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Where and How Will You Nurture Your Genius?

-Article and images by Michael Maser

“Each of us has some genius to bring to life and each life is a meaningful story trying to unfold from within.”  – Michael Meade, ‘The Genius Myth’ 

Michael Meade is spot on. The veteran cultural anthropologist and author shows in myriad ways in his 2016 book, The Genius Myth, how our birthright is to serve our innate genius nature, and that our paths to genius are necessarily unique. In other words, there’s no blueprint: some traits of genius are revealed early in life, others take years of experience, thoughtful reflection, and practice to hone.

No matter the origin, the animation of genius blossoms when it is recognized and nurtured. That might be in a workshop or a coffee-shop, a library or a barn, a laboratory or a forest.

Mainstream schools and institutions, with their learning standards and regimens, are poorly suited to nurture genius; they talk a good story about it, but too often genius nature is unacknowledged and considered ‘outside the box’ they’re willing to support.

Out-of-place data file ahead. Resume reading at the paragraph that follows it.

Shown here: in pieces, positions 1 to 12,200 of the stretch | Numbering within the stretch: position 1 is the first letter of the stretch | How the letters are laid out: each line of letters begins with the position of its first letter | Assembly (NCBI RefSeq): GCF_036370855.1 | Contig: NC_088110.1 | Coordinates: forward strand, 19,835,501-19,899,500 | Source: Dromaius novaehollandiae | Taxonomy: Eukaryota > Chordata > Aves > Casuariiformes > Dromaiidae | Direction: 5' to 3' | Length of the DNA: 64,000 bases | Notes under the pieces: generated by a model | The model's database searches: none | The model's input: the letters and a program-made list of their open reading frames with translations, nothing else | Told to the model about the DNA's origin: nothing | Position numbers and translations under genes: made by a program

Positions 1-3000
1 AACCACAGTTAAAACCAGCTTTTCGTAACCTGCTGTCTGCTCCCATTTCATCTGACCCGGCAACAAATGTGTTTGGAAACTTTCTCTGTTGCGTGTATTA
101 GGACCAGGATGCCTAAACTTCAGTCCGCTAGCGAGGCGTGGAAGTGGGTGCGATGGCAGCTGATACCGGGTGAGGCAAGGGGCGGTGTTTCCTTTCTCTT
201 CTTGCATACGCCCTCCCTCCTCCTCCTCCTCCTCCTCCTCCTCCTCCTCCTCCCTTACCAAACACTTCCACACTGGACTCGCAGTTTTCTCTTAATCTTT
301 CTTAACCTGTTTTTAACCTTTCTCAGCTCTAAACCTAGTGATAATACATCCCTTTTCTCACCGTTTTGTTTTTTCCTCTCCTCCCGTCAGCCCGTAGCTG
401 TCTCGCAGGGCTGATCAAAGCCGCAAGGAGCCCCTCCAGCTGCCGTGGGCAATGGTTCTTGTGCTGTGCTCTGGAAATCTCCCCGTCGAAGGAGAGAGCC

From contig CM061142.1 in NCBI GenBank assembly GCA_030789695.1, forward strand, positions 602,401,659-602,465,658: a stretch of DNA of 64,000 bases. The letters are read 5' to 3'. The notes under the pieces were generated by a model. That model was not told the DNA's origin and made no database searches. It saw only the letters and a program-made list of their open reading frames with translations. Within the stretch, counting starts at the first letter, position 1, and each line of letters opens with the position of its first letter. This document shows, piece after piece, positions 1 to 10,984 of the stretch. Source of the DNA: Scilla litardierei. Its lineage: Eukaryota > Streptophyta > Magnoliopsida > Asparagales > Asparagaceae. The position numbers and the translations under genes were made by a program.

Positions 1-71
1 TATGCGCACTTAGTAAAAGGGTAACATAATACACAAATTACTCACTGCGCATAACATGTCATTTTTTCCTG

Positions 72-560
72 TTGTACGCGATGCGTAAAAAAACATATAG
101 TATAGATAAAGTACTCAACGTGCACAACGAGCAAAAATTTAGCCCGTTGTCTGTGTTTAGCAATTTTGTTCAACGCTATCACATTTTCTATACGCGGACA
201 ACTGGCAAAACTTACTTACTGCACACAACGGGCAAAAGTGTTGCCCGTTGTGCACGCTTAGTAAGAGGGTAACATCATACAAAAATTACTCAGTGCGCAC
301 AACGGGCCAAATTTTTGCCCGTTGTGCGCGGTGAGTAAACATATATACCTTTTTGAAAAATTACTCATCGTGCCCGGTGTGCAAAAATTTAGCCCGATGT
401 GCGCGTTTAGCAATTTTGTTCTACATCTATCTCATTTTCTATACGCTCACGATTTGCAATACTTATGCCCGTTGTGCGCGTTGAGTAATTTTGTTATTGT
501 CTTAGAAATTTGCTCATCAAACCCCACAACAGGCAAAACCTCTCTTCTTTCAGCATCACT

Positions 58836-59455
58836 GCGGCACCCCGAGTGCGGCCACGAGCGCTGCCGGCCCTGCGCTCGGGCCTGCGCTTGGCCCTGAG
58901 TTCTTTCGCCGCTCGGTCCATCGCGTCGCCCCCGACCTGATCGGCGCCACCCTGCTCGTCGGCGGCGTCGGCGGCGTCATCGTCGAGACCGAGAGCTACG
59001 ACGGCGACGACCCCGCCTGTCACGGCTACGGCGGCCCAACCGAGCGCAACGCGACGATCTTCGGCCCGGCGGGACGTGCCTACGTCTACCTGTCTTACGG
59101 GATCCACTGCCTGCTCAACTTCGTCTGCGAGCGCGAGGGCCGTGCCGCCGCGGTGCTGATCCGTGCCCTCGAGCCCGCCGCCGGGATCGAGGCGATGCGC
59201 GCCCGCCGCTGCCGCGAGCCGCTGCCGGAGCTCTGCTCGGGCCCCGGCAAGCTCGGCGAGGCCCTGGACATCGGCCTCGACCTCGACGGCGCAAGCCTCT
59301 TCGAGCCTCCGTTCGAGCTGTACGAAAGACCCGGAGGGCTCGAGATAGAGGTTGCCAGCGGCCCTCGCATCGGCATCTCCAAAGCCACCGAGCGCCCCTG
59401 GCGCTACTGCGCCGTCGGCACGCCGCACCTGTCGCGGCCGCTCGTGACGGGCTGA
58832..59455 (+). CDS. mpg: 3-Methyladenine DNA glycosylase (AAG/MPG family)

The Graduate Institute for Transformative Learning is foremost dedicated to recognizing and supporting your genius — your learning goals and sensibilities.

I know, I’ve been a faculty member here since its inception in 2012 (then known as the ‘SelfDesign® Graduate Institute’), and since then I have come to know and support many diverse learners following (‘blazing’!) their paths to genius.

Above: GIFT (SDGI) learner Clarissa Tufts receiving her degree from her thesis advisor and GIFTL faculty instructor Darrell Letourneau at a recent convocation ceremony. Pictured at the top of the article: GIFT faculty Ann Adams in conversation with learner Vanessa Calabrese at our summer residency. Photo credit: Michael Maser

Our graduates include a lifelong early childhood educator pioneering an innovative gardening program at a daycare in Taiwan, another developing and leading wilderness trips in the Rockies, and another writing about the deep meaning of beauty in her life.

The common thread among them and all GIFTL learners is that they are ‘calling the shots’, focusing their studies on the things about which they are most passionate. To no surprise, the scope of learning and discovery is limited only by imagination, something I discern as a hallmark of true genius (as opposed to a belief that genius only reflects special gifts and talents).

To revisit Michael Meade, “If each person has natural gifts and innate talents, then the true nature of education must involve the awakening, inviting, and blessing of the inner genius and unique life spirit of each person.”

And so the question I put to you is where and how will you nurture the precious genius residing in your soul?  

Michael Maser

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